Getting to Know Your Station by Analyzing Your Library posted on July 30th, 2018
By Brian Wheeler
You had your rules perfectly set. Your categories were looking good, rotations were purring along, things were going nicely. But in recent days, things aren’t rotating quite like they were. Your well-oiled machine is now running like a misfiring jalopy. What could it be? It might be time to analyze your data.
What is your station’s actual format? posted on July 2nd, 2018
By Jesus Rodriguez
Are you sure your station is the format you think it is? Whether it’s the genre in general that you play or how the different sub-genres play on your station, I’d like to take you through an exercise to so you understand exactly what your format at this moment.
I often get calls from users saying that they hear too much R&B on a Hip Hop station, the CHR station is playing too much Urban music, the bilingual station is playing more English music than average, the rock station sounds too alternative, etc. I usually get these calls the most right after music test results have been implemented or when there’s a wave of music shifting in the format. When I get a call saying “Jesus I just can’t have this playing so much, we aren’t that kind of format!”, rather than giving a verbal response, I show the user the facts. You can do the same.
I hear it all the time, “My station needs to be 50/50, 60/40, 70/30, etc.” If you ever question whether your station’s mood, tempo, amount of songs by an artist, sound codes, or just about anything is off (where you hear more of one over the others), there is a feature that will be helpful to you.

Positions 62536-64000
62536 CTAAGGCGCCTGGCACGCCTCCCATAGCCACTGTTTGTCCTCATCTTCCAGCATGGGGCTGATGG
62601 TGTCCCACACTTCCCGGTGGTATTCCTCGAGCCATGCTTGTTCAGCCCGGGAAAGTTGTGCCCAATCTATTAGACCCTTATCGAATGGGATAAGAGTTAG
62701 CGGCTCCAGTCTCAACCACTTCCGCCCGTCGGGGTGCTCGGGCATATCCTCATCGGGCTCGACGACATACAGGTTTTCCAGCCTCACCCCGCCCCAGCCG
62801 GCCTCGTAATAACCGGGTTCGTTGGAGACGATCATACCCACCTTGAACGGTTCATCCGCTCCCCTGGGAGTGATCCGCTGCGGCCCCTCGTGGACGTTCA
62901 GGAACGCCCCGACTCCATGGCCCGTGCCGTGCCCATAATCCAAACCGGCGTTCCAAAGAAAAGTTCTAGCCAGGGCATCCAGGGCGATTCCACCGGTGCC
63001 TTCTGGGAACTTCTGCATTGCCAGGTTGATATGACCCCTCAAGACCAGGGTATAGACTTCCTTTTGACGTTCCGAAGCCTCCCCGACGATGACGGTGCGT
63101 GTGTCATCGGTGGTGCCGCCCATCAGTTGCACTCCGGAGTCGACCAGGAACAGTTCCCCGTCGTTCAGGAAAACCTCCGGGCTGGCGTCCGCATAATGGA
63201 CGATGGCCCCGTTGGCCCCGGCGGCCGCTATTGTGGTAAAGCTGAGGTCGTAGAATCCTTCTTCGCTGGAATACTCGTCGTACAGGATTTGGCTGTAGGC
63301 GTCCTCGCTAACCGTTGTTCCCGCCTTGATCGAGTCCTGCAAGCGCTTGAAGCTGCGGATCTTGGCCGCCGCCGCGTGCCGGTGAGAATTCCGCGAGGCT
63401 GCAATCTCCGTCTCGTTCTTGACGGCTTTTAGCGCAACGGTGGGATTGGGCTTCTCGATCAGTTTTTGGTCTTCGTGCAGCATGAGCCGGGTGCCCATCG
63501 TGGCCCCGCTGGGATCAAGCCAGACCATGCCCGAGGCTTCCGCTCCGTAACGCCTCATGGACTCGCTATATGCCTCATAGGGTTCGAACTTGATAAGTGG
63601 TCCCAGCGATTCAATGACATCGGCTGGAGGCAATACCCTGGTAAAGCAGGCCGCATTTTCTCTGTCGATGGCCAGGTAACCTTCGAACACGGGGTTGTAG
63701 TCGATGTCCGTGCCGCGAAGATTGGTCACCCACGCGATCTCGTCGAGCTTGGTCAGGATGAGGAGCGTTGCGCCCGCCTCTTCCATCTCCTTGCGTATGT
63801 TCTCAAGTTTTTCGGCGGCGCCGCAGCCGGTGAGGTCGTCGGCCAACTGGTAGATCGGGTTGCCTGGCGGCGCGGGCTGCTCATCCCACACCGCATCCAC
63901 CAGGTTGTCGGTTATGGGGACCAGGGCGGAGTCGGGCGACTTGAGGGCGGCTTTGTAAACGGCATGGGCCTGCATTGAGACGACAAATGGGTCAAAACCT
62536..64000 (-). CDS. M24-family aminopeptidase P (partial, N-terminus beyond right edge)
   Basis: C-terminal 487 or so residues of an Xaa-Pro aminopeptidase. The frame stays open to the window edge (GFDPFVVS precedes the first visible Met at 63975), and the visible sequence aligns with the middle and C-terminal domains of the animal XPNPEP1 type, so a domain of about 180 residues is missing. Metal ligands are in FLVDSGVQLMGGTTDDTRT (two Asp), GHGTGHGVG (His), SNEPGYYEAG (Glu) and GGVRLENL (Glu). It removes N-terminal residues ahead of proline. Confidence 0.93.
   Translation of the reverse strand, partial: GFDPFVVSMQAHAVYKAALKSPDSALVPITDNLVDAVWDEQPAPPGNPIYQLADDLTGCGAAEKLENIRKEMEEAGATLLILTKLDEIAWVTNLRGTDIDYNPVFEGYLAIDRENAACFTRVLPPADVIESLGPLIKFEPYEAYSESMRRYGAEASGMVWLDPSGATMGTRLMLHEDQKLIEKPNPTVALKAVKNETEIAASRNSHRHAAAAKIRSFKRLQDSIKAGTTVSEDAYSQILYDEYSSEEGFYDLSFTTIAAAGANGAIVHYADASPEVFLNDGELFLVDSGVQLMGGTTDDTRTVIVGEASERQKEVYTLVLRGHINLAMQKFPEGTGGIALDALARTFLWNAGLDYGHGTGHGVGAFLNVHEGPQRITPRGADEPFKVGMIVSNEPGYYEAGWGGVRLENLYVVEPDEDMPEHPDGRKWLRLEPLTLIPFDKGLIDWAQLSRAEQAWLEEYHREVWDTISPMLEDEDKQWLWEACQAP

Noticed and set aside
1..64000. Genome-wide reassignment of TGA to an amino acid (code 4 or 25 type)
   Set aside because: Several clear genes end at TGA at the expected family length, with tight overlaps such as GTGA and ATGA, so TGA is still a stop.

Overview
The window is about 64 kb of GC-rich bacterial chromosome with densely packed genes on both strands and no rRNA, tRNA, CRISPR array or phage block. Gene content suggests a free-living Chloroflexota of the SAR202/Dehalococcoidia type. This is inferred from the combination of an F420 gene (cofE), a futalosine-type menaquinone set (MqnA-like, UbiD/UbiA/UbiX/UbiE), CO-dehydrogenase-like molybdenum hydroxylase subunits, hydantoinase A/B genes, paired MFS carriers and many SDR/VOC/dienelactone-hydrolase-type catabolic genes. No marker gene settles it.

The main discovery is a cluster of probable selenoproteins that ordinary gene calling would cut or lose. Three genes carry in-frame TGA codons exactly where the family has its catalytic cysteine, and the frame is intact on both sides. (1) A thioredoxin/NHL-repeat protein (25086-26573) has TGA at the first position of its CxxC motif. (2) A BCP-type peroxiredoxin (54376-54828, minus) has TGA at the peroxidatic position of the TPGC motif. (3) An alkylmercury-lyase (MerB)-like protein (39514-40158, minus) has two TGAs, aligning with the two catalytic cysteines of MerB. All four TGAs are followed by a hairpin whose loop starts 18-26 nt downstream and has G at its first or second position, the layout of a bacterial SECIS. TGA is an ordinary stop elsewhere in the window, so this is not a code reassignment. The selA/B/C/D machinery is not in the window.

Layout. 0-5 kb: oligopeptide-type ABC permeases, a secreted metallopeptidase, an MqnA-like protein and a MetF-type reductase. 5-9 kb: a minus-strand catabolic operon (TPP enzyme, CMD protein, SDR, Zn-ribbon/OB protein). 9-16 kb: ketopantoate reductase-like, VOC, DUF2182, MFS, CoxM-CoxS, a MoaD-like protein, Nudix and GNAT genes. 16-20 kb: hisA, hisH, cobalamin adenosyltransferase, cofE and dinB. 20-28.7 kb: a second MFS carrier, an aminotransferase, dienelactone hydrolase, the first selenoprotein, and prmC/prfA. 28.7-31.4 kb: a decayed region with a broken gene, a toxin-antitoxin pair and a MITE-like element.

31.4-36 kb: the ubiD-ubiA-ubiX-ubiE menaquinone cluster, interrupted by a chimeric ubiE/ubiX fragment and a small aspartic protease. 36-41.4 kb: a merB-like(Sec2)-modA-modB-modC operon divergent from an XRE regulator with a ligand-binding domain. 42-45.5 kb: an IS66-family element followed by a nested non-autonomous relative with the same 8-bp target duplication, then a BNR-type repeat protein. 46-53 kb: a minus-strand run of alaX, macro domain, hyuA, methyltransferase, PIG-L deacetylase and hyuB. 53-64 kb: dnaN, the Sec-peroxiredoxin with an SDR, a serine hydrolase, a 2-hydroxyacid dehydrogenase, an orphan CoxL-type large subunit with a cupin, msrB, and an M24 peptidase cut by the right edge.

Right-click on any field and click on Library Analysis. You will get a window similar to this one below giving you the numbers for those items currently in your library view.
In the above example, I had a client that has a bilingual station that had to be 60/40 with Spanish as the dominant sound, and they felt that they weren’t getting that anymore. Well, I was able to break it to them that their library was closer to 50/50. For CHR stations that no longer hear so much pop, I might show them that actually, they’re more of an urban station because of the sudden influx of Drake, Rihanna, Post Malone, Kendrick Lamar, and others crossing over. The Hip Hop stations are more R&B because their tempo analysis shows that their hip-hop artists went soft with their new music. You can imagine how this could happen to just about any station format over time or after a music test. Either the charts are having you shift towards a different genre, or your listeners at your test just told you they prefer to listen to a different style than what you thought.
Now that you know how to run Library Analysis, you can also confirm what you get in the Schedule Editor as well. Everyone has their ideal percentage of how many types of songs should be in every hour so they can hit that 50/50, 60/40, 70/30, etc. The Schedule Analysis feature allows you to monitor this while you are in the Editor.